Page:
Wendy Sutherland's distinctive vision of landscape is observed mostly in the north-east Highlands of Scotland, extending also into the Western Isles. It is a vision which, growing in depth and range over the last fifteen years, confirms her standing as a major and urgent new voice in Scottish art today.
As a painter in a time and place, Wendy Sutherland happily acknowledges a debt to certain traditions among her near contemporaries and forebears. Beyond these, some intriguing affinities suggest themselves with work by exponents of the romantic tradition in American painting, as it found a late expression in the work of Georgia O’Keeffe or Augustus Vincent Tack with their mystical apprehension of a primeval nature related closely to specific sites.
While in their texture and surface qualities Sutherland’s works may edge towards the abstraction of a painter such as Rothko, there is never a doubt about her commitment to a sense of place. Chiefly from this source comes the energy which springs out of her compositions. Far from inducing a mood of meditation, her paintings encourage the viewer to stride out in the artist’s company towards an inviting horizon. Sutherland joins hands here with a visionary painter such as Caspar David Friedrich who reached out for the ‘sublime’, glimpsed from the crest of the Harz mountains or on the bleak shores of the Baltic. Perhaps ultimately this pursuit of an atmospheric and painterly dream, grounded in the observation of a familiar landscape, goes back to the mysterious backgrounds of Giorgione.
Celebrating through her paintings the dominating physical environment so formative in her upbringing, Wendy Sutherland identifies not only with the play of the elements which she experiences and embraces on her long walks but, more deeply, with the primal energy which formed these Jurassic hills. Here, typically, the near and far may fuse, a sea mist clears to expose a landscape where peat bog and bracken replicate wave patterns of the sea, while in the distance a narrow pathway beckons. In her broad approach, Sutherland gives weight also to a sense of unseen dimensions in her surroundings.
To do justice to such powerful subjects, conceived on daily (and occasionally nightly) rambles with sketchbook in hand, Sutherland works first at considerable speed. Sometimes (like Pollock) she lets paint and pigment fly on to her canvases laid flat on the studio floor, or introduces shellac which can cause her fluent imagery to run and coalesce in new, surprising patterns. At other times she renders her subjects with great delicacy in finely superimposed detail. In her growing consciousness of being grounded more firmly in landscape she knows so well, Sutherland has come to see the creative process in which she is involved as a cumulative response to the environment which may well encompass recollections of past experiences or intimations of earlier ages.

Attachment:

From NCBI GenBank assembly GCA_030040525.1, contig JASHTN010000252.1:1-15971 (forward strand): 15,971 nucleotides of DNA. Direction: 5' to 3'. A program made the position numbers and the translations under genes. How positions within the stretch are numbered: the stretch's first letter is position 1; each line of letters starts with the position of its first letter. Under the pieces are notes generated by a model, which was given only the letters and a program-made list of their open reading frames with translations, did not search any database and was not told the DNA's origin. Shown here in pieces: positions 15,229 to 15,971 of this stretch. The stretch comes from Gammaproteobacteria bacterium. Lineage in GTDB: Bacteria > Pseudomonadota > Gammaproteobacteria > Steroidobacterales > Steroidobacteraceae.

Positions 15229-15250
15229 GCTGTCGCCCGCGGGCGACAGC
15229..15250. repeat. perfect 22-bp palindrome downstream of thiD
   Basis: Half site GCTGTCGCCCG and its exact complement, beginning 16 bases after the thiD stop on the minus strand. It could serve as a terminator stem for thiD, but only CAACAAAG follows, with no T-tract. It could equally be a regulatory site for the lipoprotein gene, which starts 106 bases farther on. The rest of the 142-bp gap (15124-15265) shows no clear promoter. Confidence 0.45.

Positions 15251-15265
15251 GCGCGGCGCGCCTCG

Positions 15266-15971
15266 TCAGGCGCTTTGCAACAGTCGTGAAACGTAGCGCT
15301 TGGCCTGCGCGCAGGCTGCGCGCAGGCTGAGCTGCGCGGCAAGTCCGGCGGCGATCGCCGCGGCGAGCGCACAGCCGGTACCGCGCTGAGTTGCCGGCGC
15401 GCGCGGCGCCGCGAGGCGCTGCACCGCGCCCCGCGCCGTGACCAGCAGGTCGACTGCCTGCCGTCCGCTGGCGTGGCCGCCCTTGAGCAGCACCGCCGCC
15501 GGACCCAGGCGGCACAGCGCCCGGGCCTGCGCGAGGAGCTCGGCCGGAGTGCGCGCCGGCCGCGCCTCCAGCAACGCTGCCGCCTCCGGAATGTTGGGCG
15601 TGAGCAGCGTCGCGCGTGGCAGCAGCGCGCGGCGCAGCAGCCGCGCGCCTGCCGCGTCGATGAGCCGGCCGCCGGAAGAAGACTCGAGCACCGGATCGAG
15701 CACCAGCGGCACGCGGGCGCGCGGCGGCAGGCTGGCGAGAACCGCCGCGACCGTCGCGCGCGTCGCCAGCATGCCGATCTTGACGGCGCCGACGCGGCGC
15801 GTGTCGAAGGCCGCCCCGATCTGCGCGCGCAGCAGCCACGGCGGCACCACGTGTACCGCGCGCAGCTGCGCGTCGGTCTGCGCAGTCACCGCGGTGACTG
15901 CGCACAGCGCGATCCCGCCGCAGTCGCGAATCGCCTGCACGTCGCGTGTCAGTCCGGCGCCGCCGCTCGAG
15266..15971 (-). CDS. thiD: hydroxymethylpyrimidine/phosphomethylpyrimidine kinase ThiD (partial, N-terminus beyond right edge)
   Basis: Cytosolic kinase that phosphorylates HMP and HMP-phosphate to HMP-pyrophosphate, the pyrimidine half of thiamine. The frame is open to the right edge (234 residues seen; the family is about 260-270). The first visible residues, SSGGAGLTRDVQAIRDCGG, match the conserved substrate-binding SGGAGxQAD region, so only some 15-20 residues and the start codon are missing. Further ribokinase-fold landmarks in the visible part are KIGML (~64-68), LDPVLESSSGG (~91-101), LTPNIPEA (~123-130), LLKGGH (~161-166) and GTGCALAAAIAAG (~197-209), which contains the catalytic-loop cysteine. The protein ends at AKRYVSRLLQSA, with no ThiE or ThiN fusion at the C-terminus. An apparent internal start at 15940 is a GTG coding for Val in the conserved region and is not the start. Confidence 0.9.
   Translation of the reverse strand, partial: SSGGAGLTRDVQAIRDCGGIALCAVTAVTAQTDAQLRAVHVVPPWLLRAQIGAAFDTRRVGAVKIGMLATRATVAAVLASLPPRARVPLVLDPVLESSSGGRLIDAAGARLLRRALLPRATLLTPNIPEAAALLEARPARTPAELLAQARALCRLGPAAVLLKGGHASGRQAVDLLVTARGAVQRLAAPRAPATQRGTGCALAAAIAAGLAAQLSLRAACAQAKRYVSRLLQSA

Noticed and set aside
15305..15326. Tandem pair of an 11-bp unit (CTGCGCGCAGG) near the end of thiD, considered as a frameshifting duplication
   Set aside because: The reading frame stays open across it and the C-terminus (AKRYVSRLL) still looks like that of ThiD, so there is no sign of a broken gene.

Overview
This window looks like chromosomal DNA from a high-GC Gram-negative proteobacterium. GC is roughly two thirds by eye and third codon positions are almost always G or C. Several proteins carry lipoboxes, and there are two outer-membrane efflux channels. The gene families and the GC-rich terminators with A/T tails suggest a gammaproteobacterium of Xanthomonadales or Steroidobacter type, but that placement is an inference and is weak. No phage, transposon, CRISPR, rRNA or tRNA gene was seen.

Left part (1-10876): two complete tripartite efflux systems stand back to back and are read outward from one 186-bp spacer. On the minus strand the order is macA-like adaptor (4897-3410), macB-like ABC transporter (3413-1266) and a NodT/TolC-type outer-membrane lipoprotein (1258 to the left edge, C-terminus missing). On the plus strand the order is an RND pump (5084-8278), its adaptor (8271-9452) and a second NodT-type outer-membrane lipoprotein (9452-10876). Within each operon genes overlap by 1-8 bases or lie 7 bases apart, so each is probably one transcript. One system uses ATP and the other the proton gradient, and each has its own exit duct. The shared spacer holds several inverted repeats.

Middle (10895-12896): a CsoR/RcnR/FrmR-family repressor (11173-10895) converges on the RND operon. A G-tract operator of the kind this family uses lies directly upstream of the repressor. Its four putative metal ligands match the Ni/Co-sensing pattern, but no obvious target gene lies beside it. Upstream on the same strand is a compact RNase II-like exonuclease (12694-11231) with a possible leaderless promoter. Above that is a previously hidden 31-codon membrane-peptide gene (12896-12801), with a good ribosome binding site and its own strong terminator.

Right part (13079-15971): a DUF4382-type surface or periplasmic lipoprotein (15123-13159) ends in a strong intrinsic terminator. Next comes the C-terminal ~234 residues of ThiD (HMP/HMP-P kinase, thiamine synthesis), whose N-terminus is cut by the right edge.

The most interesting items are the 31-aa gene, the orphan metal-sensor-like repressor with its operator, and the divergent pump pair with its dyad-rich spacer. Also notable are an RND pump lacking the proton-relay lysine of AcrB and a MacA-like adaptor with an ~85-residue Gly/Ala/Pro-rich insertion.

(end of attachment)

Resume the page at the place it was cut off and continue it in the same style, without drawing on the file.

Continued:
Wendy Sutherland was born in Brora, East Sutherland, in 1975. In 1997 she graduated from Edinburgh College of Art with First Class Honours, becoming a Master of Fine Arts two years later. Since 1998, she has held eight one-person exhibitions in the United Kingdom and Canada, including art.tm, Inverness (2000), Transit Gallery, Hamilton, Canada (2001), Artifex Gallery, Birmingham (2001), and Bonhoga Gallery, Shetland (2005). Over this period she has also participated in some 35 group exhibitions, including Collective Gallery, Edinburgh (1997), Highlands and Islands Open (1998), Atkinson Gallery, Somerset (1998), McLellan Galleries, Royal Glasgow Institute of Fine Art (1999), Timespan, Helmsdale (2004) and Stenton Gallery, East Lothian (1999-2005).
Wendy Sutherland is the recipient of some ten art awards including Queens Anniversary Award (1995/96), The Royal Scottish Academy Landscape Award (1998), a Highland Open Judge’s Commendation (1998), a Highlands and Islands Arts, Scottish Arts Council Award to Artists (2001) and the Highland Open Convenor’s Prize (2004). Since 1999, Sutherland has undertaken public commissions for four venues, including Edinburgh International Conference Centre (1999) and UHI Millennium Institute (2005). Now based once more in the village in east Sutherland where she was born, Wendy Sutherland has for some time identified as her primary goal an evolving interpretation of the landscape of the Scottish Highlands through a range of media and in this chosen field is already considered a leading figure. In March 2008 the artist was profiled in the Landward programme on BBC Television Scotland. She was selecto'rs choice for the annual Discerning Eye exhibition in 2012, where her work was runner-up. Wendy Sutherland has had one-person exhibitions with Francis Kyle Gallery in 2007, 2009 and 2012 and participated in the Gallery's theme exhibition Jumping for Joyce in 2013.
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